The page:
If you have enough equity in your home to qualify for a cash-out refinance, the right time to take advantage of a cash-out refinance is entirely up to you. If you find yourself in a situation where you need extra money to take care of a significant expense, a cash-out refinance may be a sensible solution. Everyone has their own reasons for deciding when to cash-out refinance, but one common reason to cash-out refinance is to pay for college. Whether it’s your own tuition or a child’s, for many families, a cash-out refinance is more financially practical than a high-interest student loan. Another common reason for a cash-out refinance is to pay off debts that are tied to higher interest rates, such as high-interest credit card debt. People also often turn to cash-out refinances to take on costly home repairs or home renovation projections. Assuming you have a need for cash and as long as you have enough equity in your home to get the money you need for a specific expense or purchase, the right time to take out a cash-out refinance will always vary from one borrower to the next.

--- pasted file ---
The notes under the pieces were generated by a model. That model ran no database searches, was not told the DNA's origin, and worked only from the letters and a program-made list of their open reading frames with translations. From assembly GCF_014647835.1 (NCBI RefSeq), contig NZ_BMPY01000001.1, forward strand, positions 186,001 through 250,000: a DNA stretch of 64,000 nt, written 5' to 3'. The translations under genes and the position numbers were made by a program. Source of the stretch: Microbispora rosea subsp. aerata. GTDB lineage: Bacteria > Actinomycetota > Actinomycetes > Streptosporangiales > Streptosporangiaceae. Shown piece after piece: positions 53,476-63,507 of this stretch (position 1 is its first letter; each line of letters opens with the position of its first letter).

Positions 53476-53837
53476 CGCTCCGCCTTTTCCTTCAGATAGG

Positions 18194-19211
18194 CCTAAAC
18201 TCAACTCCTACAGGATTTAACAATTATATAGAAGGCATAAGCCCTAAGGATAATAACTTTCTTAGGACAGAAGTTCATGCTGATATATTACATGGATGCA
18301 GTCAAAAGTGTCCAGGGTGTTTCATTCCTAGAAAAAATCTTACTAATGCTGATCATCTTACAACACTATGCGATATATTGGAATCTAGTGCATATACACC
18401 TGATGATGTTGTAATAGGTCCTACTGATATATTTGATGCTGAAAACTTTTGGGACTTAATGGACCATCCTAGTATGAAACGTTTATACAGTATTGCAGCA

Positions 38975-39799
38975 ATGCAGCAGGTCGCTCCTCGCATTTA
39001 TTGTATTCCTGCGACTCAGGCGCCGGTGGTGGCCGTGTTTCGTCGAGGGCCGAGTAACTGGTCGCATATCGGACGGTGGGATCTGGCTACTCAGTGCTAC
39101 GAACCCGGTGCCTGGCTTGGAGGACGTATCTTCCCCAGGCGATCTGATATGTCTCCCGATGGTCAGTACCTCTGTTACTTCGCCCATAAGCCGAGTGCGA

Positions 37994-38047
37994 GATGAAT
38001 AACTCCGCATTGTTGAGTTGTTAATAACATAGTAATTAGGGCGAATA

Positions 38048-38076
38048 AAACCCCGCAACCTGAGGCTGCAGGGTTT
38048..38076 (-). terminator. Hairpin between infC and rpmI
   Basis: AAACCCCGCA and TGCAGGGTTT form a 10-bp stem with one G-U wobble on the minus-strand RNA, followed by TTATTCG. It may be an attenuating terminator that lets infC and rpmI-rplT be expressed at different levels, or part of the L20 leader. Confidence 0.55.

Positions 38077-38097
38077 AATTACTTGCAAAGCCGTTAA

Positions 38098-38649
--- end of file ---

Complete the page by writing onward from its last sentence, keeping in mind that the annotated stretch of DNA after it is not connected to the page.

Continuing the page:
Cash-out refinance vs. HELOC
A Home Equity Line of Credit (HELOC) can offer a similar solution as a cash-out refinance, but they are two separate processes. If you’re looking to borrow against some of your home equity, however, it’s a good idea to thoroughly explore both options when deciding which choice is best suited for you.